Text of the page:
Thousands visit the White Tank Mountain Park each year and many wonder…

Why are they called the White Tank Mountains?

In 1863, when gold was discovered in central Arizona, one of the first roads heading north into that region passed by the eastern side of the mountain range.  This road stretched from the Gila River into the new towns of Wickenburg and Prescott.  The road followed an old trail that took advantage of an important source of water in the middle of the desert.  In the northeast portion of the White Tank Mountains was a natural basin or tank that held water year round.  Named the “White Tank” for the white granite cliffs surrounding it, this large watering hole appears on maps and in journals as an important watering place from 1863 to 1895.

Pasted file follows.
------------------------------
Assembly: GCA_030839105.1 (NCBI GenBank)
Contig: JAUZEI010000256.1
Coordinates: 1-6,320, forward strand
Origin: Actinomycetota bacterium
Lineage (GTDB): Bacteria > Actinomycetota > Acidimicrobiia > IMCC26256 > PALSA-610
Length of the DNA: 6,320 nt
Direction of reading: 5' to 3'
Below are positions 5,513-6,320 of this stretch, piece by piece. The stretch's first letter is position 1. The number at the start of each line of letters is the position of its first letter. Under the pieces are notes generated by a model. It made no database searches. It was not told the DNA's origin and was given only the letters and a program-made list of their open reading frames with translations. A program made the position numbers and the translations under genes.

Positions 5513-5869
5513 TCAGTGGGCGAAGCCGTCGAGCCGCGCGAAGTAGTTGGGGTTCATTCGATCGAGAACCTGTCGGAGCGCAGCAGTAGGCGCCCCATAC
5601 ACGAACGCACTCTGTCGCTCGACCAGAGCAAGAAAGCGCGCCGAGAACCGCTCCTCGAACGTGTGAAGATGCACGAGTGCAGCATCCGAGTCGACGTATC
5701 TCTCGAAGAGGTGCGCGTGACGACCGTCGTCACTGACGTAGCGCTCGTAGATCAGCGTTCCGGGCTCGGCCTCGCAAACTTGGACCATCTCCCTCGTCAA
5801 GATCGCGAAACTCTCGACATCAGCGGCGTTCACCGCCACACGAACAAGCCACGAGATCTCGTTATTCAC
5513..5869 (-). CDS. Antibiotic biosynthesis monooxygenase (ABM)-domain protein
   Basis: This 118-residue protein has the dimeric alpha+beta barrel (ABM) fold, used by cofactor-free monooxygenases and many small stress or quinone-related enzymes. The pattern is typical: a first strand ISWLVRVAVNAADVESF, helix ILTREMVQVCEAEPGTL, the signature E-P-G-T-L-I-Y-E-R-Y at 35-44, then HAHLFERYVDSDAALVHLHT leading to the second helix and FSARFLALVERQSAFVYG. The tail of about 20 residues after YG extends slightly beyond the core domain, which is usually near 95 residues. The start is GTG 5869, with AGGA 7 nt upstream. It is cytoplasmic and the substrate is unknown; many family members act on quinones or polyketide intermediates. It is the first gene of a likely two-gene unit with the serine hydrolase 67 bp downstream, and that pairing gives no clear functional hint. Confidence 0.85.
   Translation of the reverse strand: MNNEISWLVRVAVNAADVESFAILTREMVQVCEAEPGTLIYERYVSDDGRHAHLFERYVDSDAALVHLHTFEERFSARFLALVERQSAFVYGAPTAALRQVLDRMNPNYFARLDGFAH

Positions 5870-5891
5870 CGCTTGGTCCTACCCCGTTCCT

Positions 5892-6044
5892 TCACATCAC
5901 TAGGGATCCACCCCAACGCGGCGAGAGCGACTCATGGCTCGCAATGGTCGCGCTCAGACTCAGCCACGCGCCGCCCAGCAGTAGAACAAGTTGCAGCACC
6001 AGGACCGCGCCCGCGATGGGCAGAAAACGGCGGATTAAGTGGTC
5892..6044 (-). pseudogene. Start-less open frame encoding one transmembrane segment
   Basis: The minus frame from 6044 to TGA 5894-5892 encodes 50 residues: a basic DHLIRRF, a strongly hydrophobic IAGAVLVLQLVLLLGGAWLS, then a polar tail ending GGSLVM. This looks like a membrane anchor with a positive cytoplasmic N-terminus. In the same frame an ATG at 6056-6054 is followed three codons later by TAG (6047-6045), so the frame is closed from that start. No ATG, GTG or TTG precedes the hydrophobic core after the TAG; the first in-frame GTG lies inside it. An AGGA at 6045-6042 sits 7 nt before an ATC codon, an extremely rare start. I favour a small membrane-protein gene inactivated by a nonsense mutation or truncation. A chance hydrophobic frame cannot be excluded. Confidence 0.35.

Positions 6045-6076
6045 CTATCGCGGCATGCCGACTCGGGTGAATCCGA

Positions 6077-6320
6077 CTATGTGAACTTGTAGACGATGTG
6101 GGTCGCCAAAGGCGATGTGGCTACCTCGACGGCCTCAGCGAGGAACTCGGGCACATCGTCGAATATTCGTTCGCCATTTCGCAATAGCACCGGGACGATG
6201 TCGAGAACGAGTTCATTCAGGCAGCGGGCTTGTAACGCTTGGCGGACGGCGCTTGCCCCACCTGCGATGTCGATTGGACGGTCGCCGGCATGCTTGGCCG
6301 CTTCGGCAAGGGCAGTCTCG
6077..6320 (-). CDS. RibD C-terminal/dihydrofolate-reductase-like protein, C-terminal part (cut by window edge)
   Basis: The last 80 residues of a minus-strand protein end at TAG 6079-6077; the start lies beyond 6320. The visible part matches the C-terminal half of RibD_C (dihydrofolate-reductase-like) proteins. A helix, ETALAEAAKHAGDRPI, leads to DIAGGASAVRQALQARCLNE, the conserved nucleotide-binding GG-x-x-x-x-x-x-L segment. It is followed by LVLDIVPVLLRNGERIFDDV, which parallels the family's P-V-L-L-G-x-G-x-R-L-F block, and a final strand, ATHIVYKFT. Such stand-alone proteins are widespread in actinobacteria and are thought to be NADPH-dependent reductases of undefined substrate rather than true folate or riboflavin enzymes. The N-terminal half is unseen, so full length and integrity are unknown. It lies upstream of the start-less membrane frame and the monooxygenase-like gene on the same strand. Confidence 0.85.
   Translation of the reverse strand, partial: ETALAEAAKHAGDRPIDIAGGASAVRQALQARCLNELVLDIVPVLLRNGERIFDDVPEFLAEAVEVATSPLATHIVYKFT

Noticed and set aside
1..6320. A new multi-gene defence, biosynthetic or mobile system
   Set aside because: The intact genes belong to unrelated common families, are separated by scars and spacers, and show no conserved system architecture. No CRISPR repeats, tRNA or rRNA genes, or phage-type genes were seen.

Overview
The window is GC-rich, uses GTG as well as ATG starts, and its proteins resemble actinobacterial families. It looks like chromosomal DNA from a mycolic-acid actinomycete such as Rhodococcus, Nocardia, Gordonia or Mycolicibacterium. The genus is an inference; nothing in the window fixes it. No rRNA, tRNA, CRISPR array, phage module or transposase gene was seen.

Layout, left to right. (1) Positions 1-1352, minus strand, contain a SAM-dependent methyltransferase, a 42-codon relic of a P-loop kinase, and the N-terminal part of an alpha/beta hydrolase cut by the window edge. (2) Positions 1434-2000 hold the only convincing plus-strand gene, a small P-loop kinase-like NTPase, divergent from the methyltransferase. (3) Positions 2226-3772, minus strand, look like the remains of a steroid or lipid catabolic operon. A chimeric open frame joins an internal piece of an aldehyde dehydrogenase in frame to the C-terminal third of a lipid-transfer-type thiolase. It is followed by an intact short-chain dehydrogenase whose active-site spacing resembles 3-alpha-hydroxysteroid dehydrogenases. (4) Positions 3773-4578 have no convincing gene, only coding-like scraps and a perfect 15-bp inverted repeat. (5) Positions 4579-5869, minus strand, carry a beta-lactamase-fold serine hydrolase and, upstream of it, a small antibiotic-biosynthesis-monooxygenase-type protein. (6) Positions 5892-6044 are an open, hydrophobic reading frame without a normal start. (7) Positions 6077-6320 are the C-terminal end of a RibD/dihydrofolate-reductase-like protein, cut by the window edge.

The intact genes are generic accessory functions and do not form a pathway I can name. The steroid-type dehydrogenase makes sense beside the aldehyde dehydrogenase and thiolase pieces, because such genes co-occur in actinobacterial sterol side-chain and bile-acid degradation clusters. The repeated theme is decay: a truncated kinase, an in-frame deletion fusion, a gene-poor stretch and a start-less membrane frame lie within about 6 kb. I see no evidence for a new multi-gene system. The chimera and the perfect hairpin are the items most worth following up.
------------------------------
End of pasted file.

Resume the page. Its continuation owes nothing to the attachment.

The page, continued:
The White Tank was the only water for 20 to 30 miles during those first few years of Arizona Territorial history and gives the mountains their name.

Why can’t I go see the White Tank? 

The White Tank was destroyed sometime between 1898 and 1902.  Heavy rains caused the collapse of the cliff above the tank, filling it in.  The exact location of the tank is now a mystery.  When government surveyors came through this area in 1894, the mountains were too rugged to be surveyed.  The survey does show a road turning off the main wagon road and heading into the hills towards the tank.  Today, the mountains boast many smaller tanks and springs, but the original tank that gave the mountains their name, and its exact location, has been lost.